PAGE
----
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This one seems more a play on words to me.  We are always trying to become a better version of ourselves, are we not?  I think the meaning here is that we must first accept ourselves as we are, in all our imperfections and we must continually do so.  Each time we fail or stumble, we must accept ourselves and not judge the experience.  I read somewhere recently that if you want to lose weight, you must first accept and love yourself where you are, not wait to love yourself when you achieve your goal weight.  This is what this means to me.  To be honest, I am not really where I want to be.  I hope to achieve so much more, but I am happy where I am right now and I am excited for the future.  That is a big step for me, for I am usually fearful of the future because it is unknown (I have recently learned the insanity in being afraid of an outcome that hasn’t even happened!).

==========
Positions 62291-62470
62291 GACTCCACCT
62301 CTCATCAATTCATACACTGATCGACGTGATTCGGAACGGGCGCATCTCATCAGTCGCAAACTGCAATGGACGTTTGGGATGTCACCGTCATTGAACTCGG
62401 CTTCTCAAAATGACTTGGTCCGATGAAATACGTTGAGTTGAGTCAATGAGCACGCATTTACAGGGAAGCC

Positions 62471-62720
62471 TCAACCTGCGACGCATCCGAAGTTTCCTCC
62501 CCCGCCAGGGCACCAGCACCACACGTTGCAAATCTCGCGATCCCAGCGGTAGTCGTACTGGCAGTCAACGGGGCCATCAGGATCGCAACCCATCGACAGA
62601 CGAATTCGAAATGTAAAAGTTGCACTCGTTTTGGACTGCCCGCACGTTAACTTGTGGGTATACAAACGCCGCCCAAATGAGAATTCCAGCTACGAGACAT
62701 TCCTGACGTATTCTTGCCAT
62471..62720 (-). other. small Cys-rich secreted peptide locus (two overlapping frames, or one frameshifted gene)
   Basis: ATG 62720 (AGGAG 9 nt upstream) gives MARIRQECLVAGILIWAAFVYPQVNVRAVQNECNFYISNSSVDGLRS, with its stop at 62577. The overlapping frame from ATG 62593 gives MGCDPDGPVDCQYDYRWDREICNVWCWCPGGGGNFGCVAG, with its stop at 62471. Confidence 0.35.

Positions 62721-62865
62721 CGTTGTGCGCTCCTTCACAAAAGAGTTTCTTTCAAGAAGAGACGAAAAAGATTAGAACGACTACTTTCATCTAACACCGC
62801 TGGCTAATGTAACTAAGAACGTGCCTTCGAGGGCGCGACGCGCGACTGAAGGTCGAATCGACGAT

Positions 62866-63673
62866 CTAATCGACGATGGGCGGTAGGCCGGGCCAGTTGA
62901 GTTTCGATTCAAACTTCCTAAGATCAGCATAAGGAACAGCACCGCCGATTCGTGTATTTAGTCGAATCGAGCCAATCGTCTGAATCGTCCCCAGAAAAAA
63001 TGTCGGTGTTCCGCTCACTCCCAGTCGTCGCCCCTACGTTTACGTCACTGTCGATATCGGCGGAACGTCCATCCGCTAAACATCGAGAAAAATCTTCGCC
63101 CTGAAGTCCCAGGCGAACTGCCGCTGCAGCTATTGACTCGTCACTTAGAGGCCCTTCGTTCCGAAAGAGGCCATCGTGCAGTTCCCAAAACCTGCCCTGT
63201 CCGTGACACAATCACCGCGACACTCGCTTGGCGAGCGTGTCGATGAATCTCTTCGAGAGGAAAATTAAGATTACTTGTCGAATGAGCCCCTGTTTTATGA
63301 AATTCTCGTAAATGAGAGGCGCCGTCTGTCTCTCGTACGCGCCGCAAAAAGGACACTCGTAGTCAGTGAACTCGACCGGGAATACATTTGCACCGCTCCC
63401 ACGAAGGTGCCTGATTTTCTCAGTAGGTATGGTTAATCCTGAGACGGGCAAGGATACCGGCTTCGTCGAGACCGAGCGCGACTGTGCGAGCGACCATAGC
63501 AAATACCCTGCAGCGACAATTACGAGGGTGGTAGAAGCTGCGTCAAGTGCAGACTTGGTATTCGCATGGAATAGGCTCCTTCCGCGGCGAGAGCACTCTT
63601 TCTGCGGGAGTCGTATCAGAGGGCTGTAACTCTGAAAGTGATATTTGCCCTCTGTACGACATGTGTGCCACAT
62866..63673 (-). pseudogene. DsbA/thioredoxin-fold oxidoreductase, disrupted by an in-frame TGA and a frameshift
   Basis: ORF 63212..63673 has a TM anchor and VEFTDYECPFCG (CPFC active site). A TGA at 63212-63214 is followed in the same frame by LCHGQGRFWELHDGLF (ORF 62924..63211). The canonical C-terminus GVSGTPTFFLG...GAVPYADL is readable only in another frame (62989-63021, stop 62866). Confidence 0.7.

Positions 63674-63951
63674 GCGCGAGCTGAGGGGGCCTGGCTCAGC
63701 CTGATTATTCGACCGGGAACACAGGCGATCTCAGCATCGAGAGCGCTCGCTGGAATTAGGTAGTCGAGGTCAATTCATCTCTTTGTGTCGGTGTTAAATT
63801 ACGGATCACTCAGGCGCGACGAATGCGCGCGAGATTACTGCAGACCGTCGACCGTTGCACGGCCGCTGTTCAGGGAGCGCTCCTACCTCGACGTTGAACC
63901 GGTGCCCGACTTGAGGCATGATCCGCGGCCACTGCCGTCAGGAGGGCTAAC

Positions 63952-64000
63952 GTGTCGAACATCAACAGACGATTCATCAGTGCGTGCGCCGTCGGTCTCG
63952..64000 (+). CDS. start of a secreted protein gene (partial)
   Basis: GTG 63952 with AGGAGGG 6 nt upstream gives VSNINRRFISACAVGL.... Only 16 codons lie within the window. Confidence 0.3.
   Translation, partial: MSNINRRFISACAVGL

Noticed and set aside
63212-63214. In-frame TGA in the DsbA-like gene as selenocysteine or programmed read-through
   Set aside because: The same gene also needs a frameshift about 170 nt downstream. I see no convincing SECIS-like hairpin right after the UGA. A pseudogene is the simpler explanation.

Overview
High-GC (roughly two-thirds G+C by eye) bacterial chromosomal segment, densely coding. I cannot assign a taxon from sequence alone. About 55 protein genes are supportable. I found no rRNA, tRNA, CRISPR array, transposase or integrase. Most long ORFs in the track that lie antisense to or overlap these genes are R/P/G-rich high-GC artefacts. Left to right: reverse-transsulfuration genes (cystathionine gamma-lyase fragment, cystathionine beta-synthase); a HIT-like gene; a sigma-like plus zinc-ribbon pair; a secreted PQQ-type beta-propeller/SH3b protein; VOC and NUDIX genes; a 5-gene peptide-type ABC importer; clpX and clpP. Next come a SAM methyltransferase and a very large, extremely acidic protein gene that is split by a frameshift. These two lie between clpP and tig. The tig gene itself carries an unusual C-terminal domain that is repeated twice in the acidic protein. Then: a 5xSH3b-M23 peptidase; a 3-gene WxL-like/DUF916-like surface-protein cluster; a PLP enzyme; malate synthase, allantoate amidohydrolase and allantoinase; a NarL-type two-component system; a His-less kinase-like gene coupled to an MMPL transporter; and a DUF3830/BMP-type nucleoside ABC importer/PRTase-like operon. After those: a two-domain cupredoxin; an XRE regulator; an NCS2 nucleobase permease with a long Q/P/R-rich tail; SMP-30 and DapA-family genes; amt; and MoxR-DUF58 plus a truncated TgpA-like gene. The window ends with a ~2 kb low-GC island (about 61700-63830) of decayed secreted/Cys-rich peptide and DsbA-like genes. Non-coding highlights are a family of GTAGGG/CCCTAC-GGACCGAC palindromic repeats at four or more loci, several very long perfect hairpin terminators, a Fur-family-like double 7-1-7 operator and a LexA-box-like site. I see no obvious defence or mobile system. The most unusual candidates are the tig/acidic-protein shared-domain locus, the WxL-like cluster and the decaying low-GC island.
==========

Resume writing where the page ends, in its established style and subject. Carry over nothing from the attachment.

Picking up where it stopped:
5. Setting a time table.

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Who needs that kind of pressure?  No thank you very much!  Maybe this makes me happy because it makes me feel off the hook as I progress into my forties and think on occasion, “What the hell have I done with my life?”  But really, I think it just reiterates all of the above, that we must let go of outcomes.  I think it is good to have goals and dreams, but I think it is then also good to release them.  Maybe there is even something greater than we could ever imagine in store for us and I don’t want to miss out on that!

6. Waiting for a miracle.